So rather than criticise the $9000 toilet and pray endlessly for revival, let’s be careful about throwing the first stones, and instead see who else amongst your other 2.2bn Christian brothers and sisters are passionate about the cause you’re passionate about.

And do some Jesusing.

If you want to save lives through providing clean drinking water, hygiene education and toilet services, please consider donating to amazing organisations like Oxfam and WaterAid.

The Afternoon Tea That Lied

I found myself on a Virgin Atlantic flight to Miami recently, folded up into my economy-class seat like Ikea flat-pack furniture. As we took off from Heathrow (an airport that offers visitors to our country an authentic British experience – overcrowding, overpricing and people in uniform viewing you with suspicion), I discovered that my entertainment console thingie didn’t work.

Console thingies which – by the way – tend to promise vast quantities of free entertainment. Singapore Airlines for example boast ’80 movies’. Which sounds great, except that half of them won’t be in your language or be for kids (or both). Of what remains, most will be depressing romps with Jennifer Lawrence growing increasingly miserable for two hours, or a mindless series of explosions connected by brief, intermittent images of Gerard Butler pulling his best mean face. This leaves approximately two movies per flight that are watchable.

Quite a few of the console thingies didn’t work on the flight (provoking furious reactions from chubby, slightly-inebriated British tourists). But don’t forget, it’s only about ten years since all we got was one movie, on some postage stamp-sized screen two miles away at the front of the plane, which in order to see you had to perch yourself half on a seat-rest and half on the shoulder of another passenger.

So I read a book.

And all was well, until this happened.

This, according to Virgin Atlantic, is 'afternoon tea'.
This, according to Virgin Atlantic, is ‘Afternoon Tea’. They lie.

This, the ‘menu’ (a document differing from other menus I’ve seen in that it appeared broadly devoid of choice) informed me, proudly, was ‘Afternoon Tea’.

I like Afternoon Tea. Afternoon Tea is important. Containing cream, sugar, meat and tea, it has all four major food groups. Afternoon Tea is about rainy days out at National Trust properties, trying to look interested in some 17th century collection of toilet roll holders before fighting to get served in an overcrowded cafe. Afternoon Tea is about greedily slathering cream and jam over giant fluffy scones, before the pleasure evaporates after the first few mouthfuls as the overload of sugar and fat dissolves your kidneys and sends your body into toxic shock. Afternoon Tea is about eating cucumber sandwiches (the only time you’ll eat cucumber sandwiches) and pretending that you’re late 19th century gentry.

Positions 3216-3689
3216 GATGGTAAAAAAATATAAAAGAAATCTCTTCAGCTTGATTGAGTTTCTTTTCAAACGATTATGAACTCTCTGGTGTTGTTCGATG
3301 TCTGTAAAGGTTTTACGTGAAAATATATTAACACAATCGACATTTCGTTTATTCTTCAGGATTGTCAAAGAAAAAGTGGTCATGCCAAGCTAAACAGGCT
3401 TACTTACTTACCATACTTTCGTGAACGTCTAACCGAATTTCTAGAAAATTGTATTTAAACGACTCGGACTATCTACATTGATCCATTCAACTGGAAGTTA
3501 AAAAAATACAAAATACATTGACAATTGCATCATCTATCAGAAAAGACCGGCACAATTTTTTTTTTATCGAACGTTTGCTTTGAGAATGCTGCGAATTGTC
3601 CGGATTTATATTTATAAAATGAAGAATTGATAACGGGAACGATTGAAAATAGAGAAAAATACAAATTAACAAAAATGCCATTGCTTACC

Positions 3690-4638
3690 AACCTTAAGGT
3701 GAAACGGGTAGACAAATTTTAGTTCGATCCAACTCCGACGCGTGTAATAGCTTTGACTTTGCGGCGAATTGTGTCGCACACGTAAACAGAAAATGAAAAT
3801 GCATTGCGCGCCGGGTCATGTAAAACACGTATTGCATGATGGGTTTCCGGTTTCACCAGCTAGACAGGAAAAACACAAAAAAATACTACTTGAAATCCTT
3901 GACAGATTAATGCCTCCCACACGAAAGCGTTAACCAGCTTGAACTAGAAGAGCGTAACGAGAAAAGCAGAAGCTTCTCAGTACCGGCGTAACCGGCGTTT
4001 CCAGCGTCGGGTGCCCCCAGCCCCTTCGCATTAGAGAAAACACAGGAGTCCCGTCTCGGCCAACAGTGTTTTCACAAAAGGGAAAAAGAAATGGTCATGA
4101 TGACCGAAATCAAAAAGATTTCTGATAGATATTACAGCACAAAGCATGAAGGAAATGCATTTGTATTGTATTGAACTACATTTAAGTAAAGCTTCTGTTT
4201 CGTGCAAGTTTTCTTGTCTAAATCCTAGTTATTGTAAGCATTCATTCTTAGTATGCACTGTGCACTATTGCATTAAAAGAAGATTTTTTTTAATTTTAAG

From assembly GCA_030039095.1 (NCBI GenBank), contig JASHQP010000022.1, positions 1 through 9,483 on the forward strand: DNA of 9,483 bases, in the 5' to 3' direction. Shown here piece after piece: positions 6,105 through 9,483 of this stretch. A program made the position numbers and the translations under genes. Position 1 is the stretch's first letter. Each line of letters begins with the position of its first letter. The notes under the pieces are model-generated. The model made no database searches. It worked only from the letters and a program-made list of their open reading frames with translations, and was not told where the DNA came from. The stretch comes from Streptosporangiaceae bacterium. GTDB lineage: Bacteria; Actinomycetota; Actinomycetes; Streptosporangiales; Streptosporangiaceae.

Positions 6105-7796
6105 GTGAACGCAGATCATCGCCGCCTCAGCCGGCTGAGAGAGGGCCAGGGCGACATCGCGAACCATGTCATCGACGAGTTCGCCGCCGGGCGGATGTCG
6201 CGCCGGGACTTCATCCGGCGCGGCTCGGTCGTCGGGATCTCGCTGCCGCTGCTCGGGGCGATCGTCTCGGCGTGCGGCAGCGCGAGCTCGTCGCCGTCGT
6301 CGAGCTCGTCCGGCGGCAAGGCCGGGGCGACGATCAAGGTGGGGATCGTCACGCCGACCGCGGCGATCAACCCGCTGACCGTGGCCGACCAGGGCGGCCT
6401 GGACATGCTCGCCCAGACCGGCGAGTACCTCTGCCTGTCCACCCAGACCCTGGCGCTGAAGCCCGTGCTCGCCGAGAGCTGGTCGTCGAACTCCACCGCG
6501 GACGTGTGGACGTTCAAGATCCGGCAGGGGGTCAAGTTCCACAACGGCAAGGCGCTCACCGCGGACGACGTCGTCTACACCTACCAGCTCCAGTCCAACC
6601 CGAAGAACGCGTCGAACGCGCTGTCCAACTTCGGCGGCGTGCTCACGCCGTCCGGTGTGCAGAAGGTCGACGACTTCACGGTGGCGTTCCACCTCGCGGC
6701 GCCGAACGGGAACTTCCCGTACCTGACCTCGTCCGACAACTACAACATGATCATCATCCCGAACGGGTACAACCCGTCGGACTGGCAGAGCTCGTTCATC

Afternoon Tea is not about a cheese sandwich and a cake the size of a golf ball. I don’t care if it’s served 30,000ft in the air with breathtaking vistas of a cloud-strewn landscape, it’s not Afternoon Tea. I don’t care if it’s the closest to clotted cream and delicate pink macaroons I’m going to get when I’m 350 miles off the coast of Florida, it’s not Afternoon Tea.

It should have been called Not Quite Dinnertime Snack Thing Box.

So Virgin Atlantic’s definition of ‘Afternoon Tea’ was sharply different to my own. This is not the only time I’ve been caught out by this sort of thing. I visited the US about fifteen years ago and found myself talking to a senior politician in the Midwest. We had a great chat, until it turned into a mortifying experience when I referred to a pet using a word which is quite normal for ‘domestic cat’ in the UK – but has a very different meaning in the US.

Now THIS is afternoon tea.
Now THIS is afternoon tea.

Afternoon Tea and God

There’s an interesting difference between what someone calls a thing, what that thing actually is, and what you recognise by the name that the person has called the thing. All three can be subtly – or hugely – different. For example, I used to own a car that I described as a ‘gentleman’s sports coupe in midnight blue’. The manufacturer called it a ‘Ford Puma’. My friends, rather unkindly, called it a ‘purple hairdressers’ car’.

In few other places is understanding this more important, than in reading the Bible. The Bible is a collection of texts written between about 2500 and 1900 years ago. They were written in different languages to English. They were written in very different cultures, and (for most Christians) a completely different part of the world to that in which we live. In short, there are four big barriers between us and understanding what the text actually means. The Bible comes from a:

  • Different time;
  • Different culture;
  • Different language and a